The innovation of contemporary culture is to have obliterated the distinction between the two. This is the undoing of thought. What about those cultures in which the testimony of one man counts for that of two women? In which female circumcision is practiced? In which slavery flourishes? In which mixed marriages are forbidden and polygamy encouraged?

Multiculturalism, as Finkielkraut points out, requires that we respect such practices. Not to worry! Only an ignoramus who believed that there were important distinctions, qualitative distinctions, between the barbarian and the civilized man could possibly think of objecting. Of course, the attack on distinctions that Finkielkraut castigates takes place not only among cultures but also within a given culture.

Here again, the anthropological imperative has played a major role. From now on no rigid division separates masterpieces from run-of-the mill works. For confirmation of this, one need only glance at the pronouncements of our critics. In describing this process of leveling, Finkielkraut distinguishes between those who wish to obliterate distinctions in the name of politics and those who do so out of a kind of narcissism.

The litany that Finkielkraut recites is familiar: A comic which combines exciting intrigue and some pretty pictures is just as good as a Nabokov novel. What little Lolitas read is as good as Lolita. An effective publicity slogan counts for as much as a poem by Apollinaire or Francis Ponge…. The footballer and the choreographer, the painter and the couturier, the writer and the ad-man, the musician and the rock-and-roller, are all the same: creators.

We must scrap the prejudice which restricts that title to certain people and regards others as sub-cultural. The upshot is not only that Shakespeare is downgraded, but also that the bootmaker is elevated. Among other things, that exhibition demonstrated the extent to which the apotheosis of popular culture undermines the very possibility of appreciating high art on its own terms. When the distinction between culture and entertainment is obliterated, high art is orphaned, exiled from the only context in which its distinctive meaning can manifest itself: Picasso becomes a kind of cartoon.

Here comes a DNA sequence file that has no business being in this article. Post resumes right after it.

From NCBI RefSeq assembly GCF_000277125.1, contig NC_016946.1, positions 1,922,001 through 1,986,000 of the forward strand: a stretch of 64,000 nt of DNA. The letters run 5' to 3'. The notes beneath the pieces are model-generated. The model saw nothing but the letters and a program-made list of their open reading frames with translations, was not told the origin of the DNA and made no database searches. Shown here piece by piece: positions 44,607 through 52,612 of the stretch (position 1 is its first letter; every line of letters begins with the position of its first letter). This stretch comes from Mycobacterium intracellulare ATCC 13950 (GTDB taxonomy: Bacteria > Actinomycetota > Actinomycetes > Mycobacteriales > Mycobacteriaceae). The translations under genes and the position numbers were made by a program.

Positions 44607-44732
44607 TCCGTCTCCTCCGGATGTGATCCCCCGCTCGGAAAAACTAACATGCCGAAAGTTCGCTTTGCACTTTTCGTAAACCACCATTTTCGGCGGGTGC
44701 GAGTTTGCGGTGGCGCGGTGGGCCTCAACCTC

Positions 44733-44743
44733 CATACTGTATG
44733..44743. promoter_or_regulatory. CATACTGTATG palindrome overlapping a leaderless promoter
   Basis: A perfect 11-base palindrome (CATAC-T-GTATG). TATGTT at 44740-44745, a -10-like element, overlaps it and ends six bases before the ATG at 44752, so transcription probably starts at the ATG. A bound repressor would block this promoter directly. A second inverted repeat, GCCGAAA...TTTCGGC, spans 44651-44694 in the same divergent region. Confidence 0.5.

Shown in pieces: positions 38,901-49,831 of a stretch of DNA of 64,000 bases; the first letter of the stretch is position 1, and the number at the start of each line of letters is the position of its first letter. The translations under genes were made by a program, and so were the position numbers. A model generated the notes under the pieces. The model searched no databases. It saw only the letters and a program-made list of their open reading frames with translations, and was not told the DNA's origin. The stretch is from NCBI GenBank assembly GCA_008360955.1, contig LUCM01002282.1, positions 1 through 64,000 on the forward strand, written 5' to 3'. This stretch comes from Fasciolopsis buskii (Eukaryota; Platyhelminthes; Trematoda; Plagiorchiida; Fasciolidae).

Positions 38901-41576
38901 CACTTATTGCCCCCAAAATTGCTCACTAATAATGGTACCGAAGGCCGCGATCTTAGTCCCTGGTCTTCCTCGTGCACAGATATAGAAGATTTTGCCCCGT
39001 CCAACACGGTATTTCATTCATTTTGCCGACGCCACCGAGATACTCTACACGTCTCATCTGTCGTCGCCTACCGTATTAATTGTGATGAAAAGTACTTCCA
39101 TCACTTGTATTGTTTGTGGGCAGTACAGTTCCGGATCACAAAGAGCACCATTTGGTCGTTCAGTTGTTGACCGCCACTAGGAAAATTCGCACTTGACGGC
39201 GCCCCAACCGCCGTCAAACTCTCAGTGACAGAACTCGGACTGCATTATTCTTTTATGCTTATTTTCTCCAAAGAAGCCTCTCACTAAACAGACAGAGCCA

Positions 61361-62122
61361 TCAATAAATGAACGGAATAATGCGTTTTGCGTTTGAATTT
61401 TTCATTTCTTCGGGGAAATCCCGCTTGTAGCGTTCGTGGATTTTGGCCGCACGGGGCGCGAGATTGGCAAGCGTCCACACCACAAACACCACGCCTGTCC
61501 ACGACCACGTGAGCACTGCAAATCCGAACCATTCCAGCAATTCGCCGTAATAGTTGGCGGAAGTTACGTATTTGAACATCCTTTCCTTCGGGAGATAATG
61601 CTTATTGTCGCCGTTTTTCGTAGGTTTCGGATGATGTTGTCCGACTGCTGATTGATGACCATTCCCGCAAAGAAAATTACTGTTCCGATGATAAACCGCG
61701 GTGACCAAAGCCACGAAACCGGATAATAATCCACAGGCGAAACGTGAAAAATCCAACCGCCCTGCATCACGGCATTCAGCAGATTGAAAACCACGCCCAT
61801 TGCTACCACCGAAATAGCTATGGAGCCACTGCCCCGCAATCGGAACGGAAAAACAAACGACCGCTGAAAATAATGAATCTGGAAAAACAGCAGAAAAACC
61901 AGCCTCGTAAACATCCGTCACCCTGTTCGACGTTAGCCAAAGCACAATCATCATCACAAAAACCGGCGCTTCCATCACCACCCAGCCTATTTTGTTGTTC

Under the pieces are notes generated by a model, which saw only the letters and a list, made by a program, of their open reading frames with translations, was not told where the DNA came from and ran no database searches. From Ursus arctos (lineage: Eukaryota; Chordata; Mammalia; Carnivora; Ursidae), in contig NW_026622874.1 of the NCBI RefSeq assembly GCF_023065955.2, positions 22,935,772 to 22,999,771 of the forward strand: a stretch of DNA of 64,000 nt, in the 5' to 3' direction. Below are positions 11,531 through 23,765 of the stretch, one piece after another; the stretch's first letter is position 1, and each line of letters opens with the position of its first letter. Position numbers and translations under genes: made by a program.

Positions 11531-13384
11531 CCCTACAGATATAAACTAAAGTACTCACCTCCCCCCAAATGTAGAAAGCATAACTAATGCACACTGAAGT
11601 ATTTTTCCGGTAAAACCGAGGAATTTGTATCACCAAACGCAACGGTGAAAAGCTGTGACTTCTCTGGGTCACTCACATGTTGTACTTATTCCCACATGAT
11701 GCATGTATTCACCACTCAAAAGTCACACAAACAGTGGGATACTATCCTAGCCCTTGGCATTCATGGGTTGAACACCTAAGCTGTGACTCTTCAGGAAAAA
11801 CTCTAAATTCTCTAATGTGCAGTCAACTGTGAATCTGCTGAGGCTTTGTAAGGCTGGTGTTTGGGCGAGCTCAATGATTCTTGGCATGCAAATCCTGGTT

This, more than any elitism or obscurity, is the real threat to culture today. Finkielkraut notes that the rhetoric of postmodernism is in some ways similar to the rhetoric of Enlightenment. This fraud is the dirty secret that our cultural commissars refuse to acknowledge. There is another, perhaps even darker, result of the undoing of thought. The disintegration of faith in reason and common humanity leads not only to a destruction of standards, but also involves a crisis of courage.

Communism may have been effectively discredited. This translation is still in print from Norton.


The Treason of the Intellectuals

I believe there are better critiques of the trends described in this book. Julien Benda Pavelescu Sabin-Stefan rated it really liked it Dec 30, Hammam Azar rated it really liked it Dec 20, In Europe in the s, intellectuals oc abandoning their attachment to traditional philosophical and scholarly ideals, and instead glorified particularisms and ontellectuals relativism. This is the undoing of thought. Emehinola Taiwo rated it liked it Dec 17, The business guru is arguably top of the heap when it comes to academic rubbish. Transaction PublishersDec 31, — Philosophy — pages.


Julien Benda

Life[ edit ] Born into a Jewish family in Paris, Benda had a secular upbringing. His articles on the Dreyfus affair were collected and published as Dialogues. It was translated into English in by Richard Aldington ; the U. It was republished in as The Treason of the Intellectuals with a new introduction by Roger Kimball. This polemical essay argued that European intellectuals in the 19th and 20th century had often lost the ability to reason dispassionately about political and military matters, instead becoming apologists for crass nationalism, warmongering and racism. Benda defended the measured and dispassionate outlook of classical civilization , and the internationalism of traditional Christianity. Closing this work, Benda darkly predicts that the augmentation of the "realistic" impulse to domination of the material world, justified by intellectuals into an "integral realism", risked producing an all-encompassing species-civilization that would completely cease "to situate the good outside the real world".


The treason of the intellectuals & “The Undoing of Thought”